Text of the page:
Joint Liturgical Studies 21
“Lex orandi is always and everywhere Lex credendi, but very markedly so with [Anglicans]. That is why in our history we have had few heresy trials, but, however wrongly directed, many ritual prosecutions.”
In 1914 the Rev. H. T. Purchas wrote in A History of the English Church in New Zealand that “The conduct of public worship in New Zealand presents no special
features in contrast with that of the mother Church.” This statement, however, can be seen both as an oversimplification, and as an indictment against those who transplanted Anglicanism to New Zealand soils. It is an oversimplification because, for example, it neglected/to observe the unique Maori pattern of worshipping. It is an indictment because it declares that in the century since the first Anglican service led by Rev. Samuel Marsden, little adaptation had occurred, for example, to the different seasons of the southern hemisphere.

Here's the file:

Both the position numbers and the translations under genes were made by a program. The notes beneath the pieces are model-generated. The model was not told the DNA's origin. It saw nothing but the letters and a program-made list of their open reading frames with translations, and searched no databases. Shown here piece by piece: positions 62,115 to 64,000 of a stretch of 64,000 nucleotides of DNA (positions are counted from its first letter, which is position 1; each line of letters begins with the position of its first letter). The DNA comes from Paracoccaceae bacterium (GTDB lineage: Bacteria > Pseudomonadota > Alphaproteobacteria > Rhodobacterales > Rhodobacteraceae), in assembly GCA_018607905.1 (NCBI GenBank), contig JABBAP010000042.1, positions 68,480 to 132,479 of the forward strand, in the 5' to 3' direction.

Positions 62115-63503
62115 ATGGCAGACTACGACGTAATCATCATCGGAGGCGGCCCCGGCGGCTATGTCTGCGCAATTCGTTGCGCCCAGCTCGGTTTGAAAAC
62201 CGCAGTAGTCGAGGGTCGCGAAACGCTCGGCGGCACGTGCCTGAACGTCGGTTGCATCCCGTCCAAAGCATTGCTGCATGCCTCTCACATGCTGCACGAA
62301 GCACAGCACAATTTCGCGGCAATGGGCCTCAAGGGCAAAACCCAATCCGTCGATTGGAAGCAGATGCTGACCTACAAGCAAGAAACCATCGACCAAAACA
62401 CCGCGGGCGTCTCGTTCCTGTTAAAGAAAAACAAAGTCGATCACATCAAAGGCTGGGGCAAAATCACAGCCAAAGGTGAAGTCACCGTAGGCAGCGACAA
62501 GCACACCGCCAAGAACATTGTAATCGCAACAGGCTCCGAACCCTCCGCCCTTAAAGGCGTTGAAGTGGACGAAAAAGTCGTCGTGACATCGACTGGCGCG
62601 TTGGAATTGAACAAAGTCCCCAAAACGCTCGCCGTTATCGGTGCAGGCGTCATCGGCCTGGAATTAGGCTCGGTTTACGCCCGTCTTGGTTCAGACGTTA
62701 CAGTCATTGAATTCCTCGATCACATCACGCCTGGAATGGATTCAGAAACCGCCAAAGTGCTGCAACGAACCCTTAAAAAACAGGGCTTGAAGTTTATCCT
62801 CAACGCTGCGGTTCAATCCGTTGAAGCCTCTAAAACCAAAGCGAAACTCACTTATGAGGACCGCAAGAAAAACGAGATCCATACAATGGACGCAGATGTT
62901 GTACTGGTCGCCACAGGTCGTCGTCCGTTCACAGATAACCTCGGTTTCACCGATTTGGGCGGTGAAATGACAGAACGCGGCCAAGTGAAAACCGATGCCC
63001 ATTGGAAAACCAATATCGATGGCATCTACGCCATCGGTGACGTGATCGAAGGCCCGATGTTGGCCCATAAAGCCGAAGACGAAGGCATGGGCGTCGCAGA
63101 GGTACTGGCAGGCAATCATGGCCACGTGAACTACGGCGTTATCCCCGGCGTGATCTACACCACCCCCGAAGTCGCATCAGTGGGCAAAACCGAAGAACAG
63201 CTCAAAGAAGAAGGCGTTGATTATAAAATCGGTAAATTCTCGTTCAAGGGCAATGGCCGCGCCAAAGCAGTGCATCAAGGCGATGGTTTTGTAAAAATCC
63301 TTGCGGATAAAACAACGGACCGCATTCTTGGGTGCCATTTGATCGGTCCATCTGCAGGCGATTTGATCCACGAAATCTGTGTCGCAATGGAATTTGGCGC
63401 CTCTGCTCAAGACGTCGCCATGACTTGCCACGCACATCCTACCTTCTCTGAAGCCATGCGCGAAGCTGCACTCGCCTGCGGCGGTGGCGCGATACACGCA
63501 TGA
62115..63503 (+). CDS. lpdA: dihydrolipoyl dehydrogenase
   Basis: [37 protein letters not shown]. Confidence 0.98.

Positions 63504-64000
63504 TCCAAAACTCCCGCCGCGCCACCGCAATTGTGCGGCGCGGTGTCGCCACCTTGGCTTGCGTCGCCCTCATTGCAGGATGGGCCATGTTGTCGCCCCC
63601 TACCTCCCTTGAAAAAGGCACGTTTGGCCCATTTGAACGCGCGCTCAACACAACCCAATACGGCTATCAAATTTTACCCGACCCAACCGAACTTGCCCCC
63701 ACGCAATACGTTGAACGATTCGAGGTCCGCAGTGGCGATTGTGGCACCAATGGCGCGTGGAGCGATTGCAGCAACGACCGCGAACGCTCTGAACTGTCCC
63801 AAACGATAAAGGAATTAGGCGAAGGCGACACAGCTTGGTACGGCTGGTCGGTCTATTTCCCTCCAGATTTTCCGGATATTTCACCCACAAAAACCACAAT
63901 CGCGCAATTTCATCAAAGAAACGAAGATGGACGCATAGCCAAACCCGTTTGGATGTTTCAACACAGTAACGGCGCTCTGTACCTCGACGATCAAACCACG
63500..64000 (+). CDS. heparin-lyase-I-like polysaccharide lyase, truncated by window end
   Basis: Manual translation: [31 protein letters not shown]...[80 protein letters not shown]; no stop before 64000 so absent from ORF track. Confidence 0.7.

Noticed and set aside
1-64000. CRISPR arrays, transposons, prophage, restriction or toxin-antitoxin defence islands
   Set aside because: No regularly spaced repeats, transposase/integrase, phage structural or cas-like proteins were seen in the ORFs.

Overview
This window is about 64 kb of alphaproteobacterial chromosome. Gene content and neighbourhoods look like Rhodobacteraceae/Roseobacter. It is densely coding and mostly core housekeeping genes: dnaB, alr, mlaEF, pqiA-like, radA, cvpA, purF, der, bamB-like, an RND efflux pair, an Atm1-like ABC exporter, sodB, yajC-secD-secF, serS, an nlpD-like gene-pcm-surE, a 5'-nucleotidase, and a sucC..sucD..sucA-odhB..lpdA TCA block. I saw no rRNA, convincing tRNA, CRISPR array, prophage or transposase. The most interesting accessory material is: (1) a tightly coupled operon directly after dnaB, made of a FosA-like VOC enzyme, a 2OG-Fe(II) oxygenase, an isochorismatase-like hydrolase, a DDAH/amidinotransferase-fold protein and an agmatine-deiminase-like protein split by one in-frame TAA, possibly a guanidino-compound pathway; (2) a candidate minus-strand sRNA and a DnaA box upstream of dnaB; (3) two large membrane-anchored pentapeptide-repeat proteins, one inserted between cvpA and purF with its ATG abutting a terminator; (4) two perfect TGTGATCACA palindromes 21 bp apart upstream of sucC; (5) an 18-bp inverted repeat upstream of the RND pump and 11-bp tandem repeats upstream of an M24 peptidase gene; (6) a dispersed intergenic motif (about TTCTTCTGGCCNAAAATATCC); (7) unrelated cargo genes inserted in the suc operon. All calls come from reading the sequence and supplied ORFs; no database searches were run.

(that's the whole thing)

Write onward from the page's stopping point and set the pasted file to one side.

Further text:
A statement like that of Purchas could not be made with any validity today. In eucharistic worship, with which this Study is concerned, the Church of England
is still deeply divided into parties.